Alexa’s brain goes round and round, a constant cycle of everything she should be doing. Write that post, send that email, set up that meeting. It’s become so connected to her body that she has a near-constant pain in her chest. Her main anxiety used to be physical, a self-consciousness about her body which meant she hated exposing her skin and found even crossing the road a challenge as she didn’t like the idea of someone in a car watching her without her being able to see them. Now she’s more worried about her career, about how well she’s doing or feels she should be doing. Her university graduation was the worst day of her life – the memory of it alone makes her cry. She stood on the stage in what should have been a moment of celebration and had a panic attack and afterwards lay on the floor of a toilet cubicle and sobbed. It felt like the end of everything, like she’d never be able to hold down a real job, like she couldn’t possibly be successful. Everyone else always seems to be going faster, doing better, winning.

Sometimes it feels like a thing now, being anxious. Everyone’s anxious. Or depressed. On social media you have to have a backstory, something you’ve been through or some kind of condition, in order to have credibility. She feels jaded about it, until she remembers that not long ago people wouldn’t even mention the fact that they had a mental-health problem for fear of losing their job or being stigmatised in some way. Surely it’s better to be open and honest. To over-share than to share nothing at all?

Sometimes, Alexa feels like a baby trapped in a grown-up’s body, or like she’s still six years old. She knows that people in their early 20s have probably always felt bewildered or lost, and that maybe there’s nothing new about feeling beset by pressure and self-doubt and financial insecurity. But she also knows that she’s come of age at a moment when the odds feel tilted against her, when the world feels unstable and the future uncertain, when the likelihood of having a predictable job or owning a home seems remote.

Standing in front of her mirror, trying to choose the right dress for the ethical-diamond party, Alexa recalled an episode of the historical drama “Jamestown” that she’d watched the night before. The programme is about the first settlements in Virginia. She loves historical dramas like “Britannia”, “The Vikings” and “Victoria”. Often she finds herself strangely attracted by the limited lives of the women in these shows in comparison to the paralysing set of choices she faces, though she doesn’t want to sound like she is in favour of arranged marriages.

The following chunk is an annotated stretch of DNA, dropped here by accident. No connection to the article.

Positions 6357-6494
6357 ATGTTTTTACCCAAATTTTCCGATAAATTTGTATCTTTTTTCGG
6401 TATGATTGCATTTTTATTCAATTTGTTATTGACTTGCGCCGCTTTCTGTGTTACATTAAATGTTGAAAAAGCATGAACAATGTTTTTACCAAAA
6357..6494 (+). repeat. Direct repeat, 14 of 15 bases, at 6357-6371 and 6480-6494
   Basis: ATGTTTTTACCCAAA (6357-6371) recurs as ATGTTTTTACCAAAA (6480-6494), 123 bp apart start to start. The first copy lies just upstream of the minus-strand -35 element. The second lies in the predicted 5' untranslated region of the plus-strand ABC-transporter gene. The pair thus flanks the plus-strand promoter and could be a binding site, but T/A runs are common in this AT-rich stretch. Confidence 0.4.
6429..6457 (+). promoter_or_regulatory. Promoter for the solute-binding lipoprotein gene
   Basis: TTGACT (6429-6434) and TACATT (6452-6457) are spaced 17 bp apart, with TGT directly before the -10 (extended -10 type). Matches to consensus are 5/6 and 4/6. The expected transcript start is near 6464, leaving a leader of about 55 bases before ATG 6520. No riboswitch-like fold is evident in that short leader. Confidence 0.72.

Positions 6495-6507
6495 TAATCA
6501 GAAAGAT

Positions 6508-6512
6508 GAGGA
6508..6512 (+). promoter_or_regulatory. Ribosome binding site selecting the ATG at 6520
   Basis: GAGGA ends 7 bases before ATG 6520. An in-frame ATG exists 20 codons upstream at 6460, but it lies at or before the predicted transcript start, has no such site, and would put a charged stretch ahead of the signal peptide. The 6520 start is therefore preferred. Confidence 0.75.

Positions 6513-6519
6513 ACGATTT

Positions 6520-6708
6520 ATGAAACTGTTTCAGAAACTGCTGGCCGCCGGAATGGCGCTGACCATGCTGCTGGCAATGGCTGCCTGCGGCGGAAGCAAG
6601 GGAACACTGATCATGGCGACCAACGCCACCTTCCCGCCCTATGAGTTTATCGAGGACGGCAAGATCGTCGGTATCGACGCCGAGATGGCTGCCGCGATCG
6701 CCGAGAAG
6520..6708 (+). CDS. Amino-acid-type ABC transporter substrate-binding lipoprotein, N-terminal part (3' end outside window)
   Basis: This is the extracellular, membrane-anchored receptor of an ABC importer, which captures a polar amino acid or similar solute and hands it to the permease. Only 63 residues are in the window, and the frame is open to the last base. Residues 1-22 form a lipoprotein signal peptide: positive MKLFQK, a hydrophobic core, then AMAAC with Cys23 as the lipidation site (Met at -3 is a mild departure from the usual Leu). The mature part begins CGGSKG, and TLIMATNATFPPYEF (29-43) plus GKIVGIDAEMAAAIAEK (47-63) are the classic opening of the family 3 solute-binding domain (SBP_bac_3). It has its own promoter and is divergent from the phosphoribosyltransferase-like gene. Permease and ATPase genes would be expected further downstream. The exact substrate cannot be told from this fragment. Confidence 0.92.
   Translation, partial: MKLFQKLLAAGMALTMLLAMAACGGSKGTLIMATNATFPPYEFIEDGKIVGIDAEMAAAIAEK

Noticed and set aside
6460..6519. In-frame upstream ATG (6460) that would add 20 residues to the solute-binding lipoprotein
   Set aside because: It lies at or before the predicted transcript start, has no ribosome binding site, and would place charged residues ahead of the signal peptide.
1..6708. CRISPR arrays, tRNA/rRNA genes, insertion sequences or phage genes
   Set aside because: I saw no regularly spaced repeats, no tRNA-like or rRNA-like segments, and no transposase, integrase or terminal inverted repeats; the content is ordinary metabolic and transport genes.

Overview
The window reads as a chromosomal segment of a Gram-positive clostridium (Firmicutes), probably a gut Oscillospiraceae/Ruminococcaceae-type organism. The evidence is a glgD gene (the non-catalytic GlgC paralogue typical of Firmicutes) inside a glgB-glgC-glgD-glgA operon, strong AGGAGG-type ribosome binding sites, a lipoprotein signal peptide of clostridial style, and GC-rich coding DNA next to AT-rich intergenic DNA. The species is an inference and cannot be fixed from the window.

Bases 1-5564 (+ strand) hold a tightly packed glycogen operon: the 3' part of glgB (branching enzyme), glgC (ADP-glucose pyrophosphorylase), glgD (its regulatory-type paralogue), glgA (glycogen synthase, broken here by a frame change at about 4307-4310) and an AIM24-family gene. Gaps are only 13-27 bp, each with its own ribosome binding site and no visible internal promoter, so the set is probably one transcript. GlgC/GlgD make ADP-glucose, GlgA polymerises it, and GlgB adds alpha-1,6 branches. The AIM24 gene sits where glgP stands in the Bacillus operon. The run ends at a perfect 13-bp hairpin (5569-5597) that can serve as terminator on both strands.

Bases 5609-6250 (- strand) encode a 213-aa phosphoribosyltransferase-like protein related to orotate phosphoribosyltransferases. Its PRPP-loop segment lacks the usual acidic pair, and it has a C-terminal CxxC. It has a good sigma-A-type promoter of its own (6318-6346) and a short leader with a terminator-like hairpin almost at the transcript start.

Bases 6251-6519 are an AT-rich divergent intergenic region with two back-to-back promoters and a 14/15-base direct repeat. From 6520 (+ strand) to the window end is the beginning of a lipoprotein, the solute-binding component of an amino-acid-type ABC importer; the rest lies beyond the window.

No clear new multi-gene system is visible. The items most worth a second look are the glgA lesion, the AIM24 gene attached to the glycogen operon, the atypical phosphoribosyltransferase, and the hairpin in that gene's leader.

Anyway, “Jamestown”. “This couple got married and they were so happy and everyone was cheering for them and I had this moment of, there are no cameras!” said Alexa, turning to see her reflection from one side, then the other. “No one has their iPhones out. It’s 16-whatever. There’s no technology. And I was like, this sounds like heaven. I would be so much more comfortable in everyday life if these things didn’t exist and yet they are my existence. You know? I have to plan my whole life round it.”

A scroll of notifications five thumb-swipes long. Shit. Everyone was at the diamond party already. Olly was waiting for her. Alexa chose a dress (the first one).

The Uber stopped outside the discreet black exterior of Blakes and down in the dark glow of the basement bar the guests were being given champagne and small silver keys. Strings of diamonds were in glass cases lined up against the back wall. If your key fitted a lock on a small box, you got to keep the piece of jewellery inside.

Alexa went to film the diamonds for her story while Olly stood in a corner and considered the Dorset trip, which was suddenly upon them. It was a big deal she was going: in his family, you only took a partner home if it was serious. Later in the year, they were planning to move in together, somewhere in London they could afford. He was mulling south of the river, though he knew she was hoping for something more central, like Notting Hill. They had talked about the future. “She wants three kids,” he said, and added, “probably that means three kids.”